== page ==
Cogprints

Optimal control methods for simulating the perception of causality in young infants

Schlesinger, Matthew and Barto, Andrew (1999) Optimal control methods for simulating the perception of causality in young infants. [Conference Paper]

This is the latest version of this eprint.

Full text available as:

[img]
Preview
PDF
45Kb

Abstract

There is a growing debate among developmental theorists concerning the perception of causality in young infants. Some theorists advocate a top-down view, e.g., that infants reason about causal events on the basis of intuitive physical principles. Others argue instead for a bottom-up view of infant causal knowledge, in which causal perception emerges from a simple set of associative learning rules. In order to test the limits of the bottom-up view, we propose an optimal control model (OCM) of infant causal perception. OCM is trained to find an optimal pattern of eye movements for maintaining sight of a target object. We first present a series of simulations which illustrate OCM's ability to anticipate the outcome of novel, occluded causal events, and then compare OCM's performance with that of 9-month-old infants. The impications for developmental theory and research are discussed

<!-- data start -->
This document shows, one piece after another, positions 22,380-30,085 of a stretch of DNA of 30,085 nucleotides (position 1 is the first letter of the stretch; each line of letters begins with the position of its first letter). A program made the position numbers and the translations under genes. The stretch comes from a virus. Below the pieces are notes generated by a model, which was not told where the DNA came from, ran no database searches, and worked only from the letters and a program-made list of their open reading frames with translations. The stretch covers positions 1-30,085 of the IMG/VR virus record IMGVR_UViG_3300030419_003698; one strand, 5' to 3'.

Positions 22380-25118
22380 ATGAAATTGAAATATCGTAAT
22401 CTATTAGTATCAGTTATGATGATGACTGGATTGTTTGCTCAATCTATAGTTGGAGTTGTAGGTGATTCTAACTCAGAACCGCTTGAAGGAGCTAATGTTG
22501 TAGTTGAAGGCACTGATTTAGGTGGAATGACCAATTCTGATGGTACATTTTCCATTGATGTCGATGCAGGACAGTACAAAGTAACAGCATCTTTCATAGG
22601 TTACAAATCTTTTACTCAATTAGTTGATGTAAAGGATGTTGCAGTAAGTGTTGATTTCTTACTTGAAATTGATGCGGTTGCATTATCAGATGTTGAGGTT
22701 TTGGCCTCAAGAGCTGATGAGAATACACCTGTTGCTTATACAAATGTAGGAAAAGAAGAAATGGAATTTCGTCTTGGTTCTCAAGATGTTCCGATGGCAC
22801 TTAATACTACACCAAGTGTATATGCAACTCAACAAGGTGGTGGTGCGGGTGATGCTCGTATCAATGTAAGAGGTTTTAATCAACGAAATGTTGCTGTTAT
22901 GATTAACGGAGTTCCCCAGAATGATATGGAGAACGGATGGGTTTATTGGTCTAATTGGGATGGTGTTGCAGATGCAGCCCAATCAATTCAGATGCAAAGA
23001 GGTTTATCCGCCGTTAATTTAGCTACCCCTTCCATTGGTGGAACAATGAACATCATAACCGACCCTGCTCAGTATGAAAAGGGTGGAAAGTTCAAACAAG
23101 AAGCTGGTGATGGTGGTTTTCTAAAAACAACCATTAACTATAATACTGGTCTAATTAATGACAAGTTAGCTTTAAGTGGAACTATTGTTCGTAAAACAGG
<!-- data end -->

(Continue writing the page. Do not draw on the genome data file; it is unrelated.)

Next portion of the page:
Item Type:Conference Paper
Subjects:Psychology > Developmental Psychology
Psychology > Perceptual Cognitive Psychology
ID Code:2701
Deposited By:Schlesinger, Matthew
Deposited On:09 Jan 2003
Last Modified:11 Mar 2011 08:55

Available Versions of this Item

Metadata

Repository Staff Only: item control page